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While law enforcement officers are more diligent than ever about collecting forensic evidence in rape investigations, they often still lack the financial resources to ensure rape kits are tested in a timely fashion. According to some estimates, hundreds of thousands of untested kits remain in police and crime lab storage facilities nationwide. This means that justice for rape victims, if it is ever granted, is often delayed.
One example is the 55,000 rape kits recently tested thanks to grants from the Manhattan District Attorney's Office. Those tests led to 165 prosecutions and 64 convictions. But more could be done.
Beginning in 2015, Manhattan district attorney, Cyrus R. Vance Jr., has granted $38 million the city collected in forfeiture money to help other jurisdictions test rape kits. New York had already cleared its own backlog, so it decided to share illegal proceeds seized from international banks to assist other struggling jurisdictions.
"The initiative has paid to get about 55,000 rape kits tested in 32 law enforcement agencies in 20 states," according to the New York Times, "among them the police departments in Las Vegas, Philadelphia, Miami, Memphis, Austin, Tex., and Kansas City, Mo." Almost 20 percent matched DNA profiles already in the FBI's nationwide database. As the Times noted:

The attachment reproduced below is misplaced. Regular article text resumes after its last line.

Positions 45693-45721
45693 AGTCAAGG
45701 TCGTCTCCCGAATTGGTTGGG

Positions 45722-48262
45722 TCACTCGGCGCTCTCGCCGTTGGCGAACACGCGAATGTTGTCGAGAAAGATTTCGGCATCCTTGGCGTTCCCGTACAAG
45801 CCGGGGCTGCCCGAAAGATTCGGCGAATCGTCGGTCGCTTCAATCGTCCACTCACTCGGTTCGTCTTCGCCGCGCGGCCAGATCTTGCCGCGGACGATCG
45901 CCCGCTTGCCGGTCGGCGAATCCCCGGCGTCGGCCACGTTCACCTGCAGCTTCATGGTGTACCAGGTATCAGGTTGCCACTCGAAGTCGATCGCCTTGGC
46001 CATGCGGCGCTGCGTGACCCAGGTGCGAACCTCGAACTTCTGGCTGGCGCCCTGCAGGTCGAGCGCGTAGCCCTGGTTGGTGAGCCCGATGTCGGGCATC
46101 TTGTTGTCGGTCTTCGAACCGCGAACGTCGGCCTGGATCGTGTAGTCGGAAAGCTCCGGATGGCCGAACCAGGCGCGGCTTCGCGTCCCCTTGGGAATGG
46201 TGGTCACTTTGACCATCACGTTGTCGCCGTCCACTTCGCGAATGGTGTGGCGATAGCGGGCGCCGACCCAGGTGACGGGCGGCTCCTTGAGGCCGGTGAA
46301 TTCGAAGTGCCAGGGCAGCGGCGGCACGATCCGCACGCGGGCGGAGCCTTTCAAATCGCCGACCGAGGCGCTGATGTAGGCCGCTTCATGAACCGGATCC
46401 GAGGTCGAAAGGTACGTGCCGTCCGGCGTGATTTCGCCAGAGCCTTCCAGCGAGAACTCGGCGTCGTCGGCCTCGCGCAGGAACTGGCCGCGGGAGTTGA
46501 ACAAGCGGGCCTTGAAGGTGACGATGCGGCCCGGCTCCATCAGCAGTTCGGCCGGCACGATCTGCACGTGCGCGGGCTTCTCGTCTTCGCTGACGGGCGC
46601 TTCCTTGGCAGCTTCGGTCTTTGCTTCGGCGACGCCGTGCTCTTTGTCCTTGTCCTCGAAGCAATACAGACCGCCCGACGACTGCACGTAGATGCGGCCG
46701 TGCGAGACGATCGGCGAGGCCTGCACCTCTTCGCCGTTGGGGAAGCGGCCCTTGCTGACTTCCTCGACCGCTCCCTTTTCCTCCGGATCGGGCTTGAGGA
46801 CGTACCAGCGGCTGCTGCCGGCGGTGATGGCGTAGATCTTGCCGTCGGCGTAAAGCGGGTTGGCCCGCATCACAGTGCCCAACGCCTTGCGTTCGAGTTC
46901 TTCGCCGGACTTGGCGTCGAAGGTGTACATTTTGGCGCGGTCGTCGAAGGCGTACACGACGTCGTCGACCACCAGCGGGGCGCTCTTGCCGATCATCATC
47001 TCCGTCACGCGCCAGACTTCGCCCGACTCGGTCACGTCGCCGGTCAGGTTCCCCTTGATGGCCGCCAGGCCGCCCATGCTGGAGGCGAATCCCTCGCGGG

In Memphis, the police exhumed the body of Robert Brasher, a hardened criminal from Missouri who had killed himself to avoid capture, and tied him to eight sexual assaults in three states, including three that ended in murder. The key to solving those cases was an untested rape kit from a 14-year-old girl attacked in 1997 that was found to match Mr. Brasher's DNA profile.
In Georgia, evidence collected in 2003 from a woman who was raped at gunpoint in a park was finally tested and led the police to Dandre Shabazz, who has since been linked to 14 sexual assaults committed between 2001 and 2005. Mr. Shabazz, who was already in prison for robbery, was charged with rape in April in Fulton County.
The new focus on the rape kit backlog and sexual assault victims' rights has resulted in federal and state efforts to fund testing and give victims access to the information in their rape kits. Contact a local attorney today for information about your rights as a sexual assault victim.
Meeting with a lawyer can help you understand your options and how to best protect your rights. Visit our attorney directory to find a lawyer near you who can help.